Bannon on Huntington, China, Islam, Digital Politics

Steve Bannon Is Hatching His Comeback

Ben Schreckinger
March 1, 2018

In a wide-ranging and challenging conversation, Donald Trump’s former strategist tells GQ‘s Ben Schreckinger why the #MeToo movement amazes him, why the Chinese enrage him, and why his secret new venture—a project to “weaponize ideas”—excites him.

Steve Bannon has been thinking big thoughts.

Though he’s stayed largely out of sight since the publication of Michael Wolff’s Fire and Fury, Bannon has been in high demand in recent weeks. He appeared, behind closed doors, in front of the House Intelligence Committee and is said to have given Robert Mueller some 20 hours of his time as well. What he told them, of course, remains unknown. As does the path ahead for Donald Trump’s erstwhile strategist.

These days, he no longer runs Breitbart News, but Bannon remains holed up at the townhouse that once served as its Capitol Hill headquarters, plotting the next stage of his right-wing populist revolution and brooding over the course of human events.

That’s where, on a recent Saturday afternoon, I found him—wearing a beige-khaki shirt over an orange polo, the collar down on one side and popped on the other. Amid the clutter sprawled in front of him on the dining room table at Breitbart’s townhouse lay two totems of his current thinking. One was a copy of The New York Times, showing coverage of the Women’s March protests that greeted the one-year anniversary of Trump’s inauguration. He’s been studying the movement closely, he explained. The other was a sheet of paper on which he’d sketched a triangle, labeling its vertices China, Persia, and Turkey. Invoking the 1930s and ’40s, Bannon told me that he believes the triumvirate is forming a “new Axis,” one that he thinks the U.S. and its allies must confront and defeat.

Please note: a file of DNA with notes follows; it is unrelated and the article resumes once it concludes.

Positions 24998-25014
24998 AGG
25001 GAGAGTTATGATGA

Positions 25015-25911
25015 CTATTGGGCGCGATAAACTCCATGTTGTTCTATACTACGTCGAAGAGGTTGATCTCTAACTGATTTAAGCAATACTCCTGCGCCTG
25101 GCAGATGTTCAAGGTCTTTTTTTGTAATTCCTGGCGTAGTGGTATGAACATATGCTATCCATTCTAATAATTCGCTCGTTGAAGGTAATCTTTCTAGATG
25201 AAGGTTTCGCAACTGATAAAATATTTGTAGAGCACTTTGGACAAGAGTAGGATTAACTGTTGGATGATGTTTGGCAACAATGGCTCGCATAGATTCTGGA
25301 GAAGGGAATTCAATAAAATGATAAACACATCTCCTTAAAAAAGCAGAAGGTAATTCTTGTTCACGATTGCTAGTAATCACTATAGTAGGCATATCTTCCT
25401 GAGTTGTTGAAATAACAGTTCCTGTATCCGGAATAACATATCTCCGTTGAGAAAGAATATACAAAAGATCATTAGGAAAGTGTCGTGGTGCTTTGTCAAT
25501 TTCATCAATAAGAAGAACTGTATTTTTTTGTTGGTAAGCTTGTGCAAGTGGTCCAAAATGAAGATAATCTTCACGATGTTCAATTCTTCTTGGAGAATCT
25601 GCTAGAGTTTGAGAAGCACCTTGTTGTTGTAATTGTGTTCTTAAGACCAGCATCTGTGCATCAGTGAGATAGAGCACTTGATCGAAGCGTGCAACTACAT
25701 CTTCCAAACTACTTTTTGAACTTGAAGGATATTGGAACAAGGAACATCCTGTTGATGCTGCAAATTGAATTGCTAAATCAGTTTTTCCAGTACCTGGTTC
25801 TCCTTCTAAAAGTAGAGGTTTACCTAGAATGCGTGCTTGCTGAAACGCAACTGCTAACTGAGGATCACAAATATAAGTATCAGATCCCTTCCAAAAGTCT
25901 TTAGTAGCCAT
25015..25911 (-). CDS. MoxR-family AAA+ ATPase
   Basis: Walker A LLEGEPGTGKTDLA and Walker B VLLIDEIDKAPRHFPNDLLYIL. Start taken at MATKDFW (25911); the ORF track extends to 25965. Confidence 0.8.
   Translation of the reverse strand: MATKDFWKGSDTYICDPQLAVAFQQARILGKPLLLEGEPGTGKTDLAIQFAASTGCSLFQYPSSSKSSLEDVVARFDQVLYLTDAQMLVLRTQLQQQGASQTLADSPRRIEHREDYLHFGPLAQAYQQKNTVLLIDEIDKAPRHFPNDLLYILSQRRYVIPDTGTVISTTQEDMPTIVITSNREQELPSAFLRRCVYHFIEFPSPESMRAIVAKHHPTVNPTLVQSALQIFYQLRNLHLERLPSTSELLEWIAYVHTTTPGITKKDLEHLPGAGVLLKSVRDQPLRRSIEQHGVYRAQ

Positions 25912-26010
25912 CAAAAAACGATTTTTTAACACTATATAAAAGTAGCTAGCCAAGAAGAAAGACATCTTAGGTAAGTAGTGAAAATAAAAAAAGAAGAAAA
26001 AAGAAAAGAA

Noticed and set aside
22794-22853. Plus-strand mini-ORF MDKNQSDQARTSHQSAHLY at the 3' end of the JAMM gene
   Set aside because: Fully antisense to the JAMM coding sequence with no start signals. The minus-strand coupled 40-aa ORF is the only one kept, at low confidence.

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In the wide-ranging conversation we shared, Bannon declined to address the status of his relationship with Trump or with his onetime patrons, Bob and Rebekah Mercer, who have severed ties with him. In fact, when the conversation turned to the Mercers, he cut it off, but not before he had offered a stern defense of his worldview, a reflective perspective on his time in the White House, and a cryptic glimpse of what he’s planning to do next.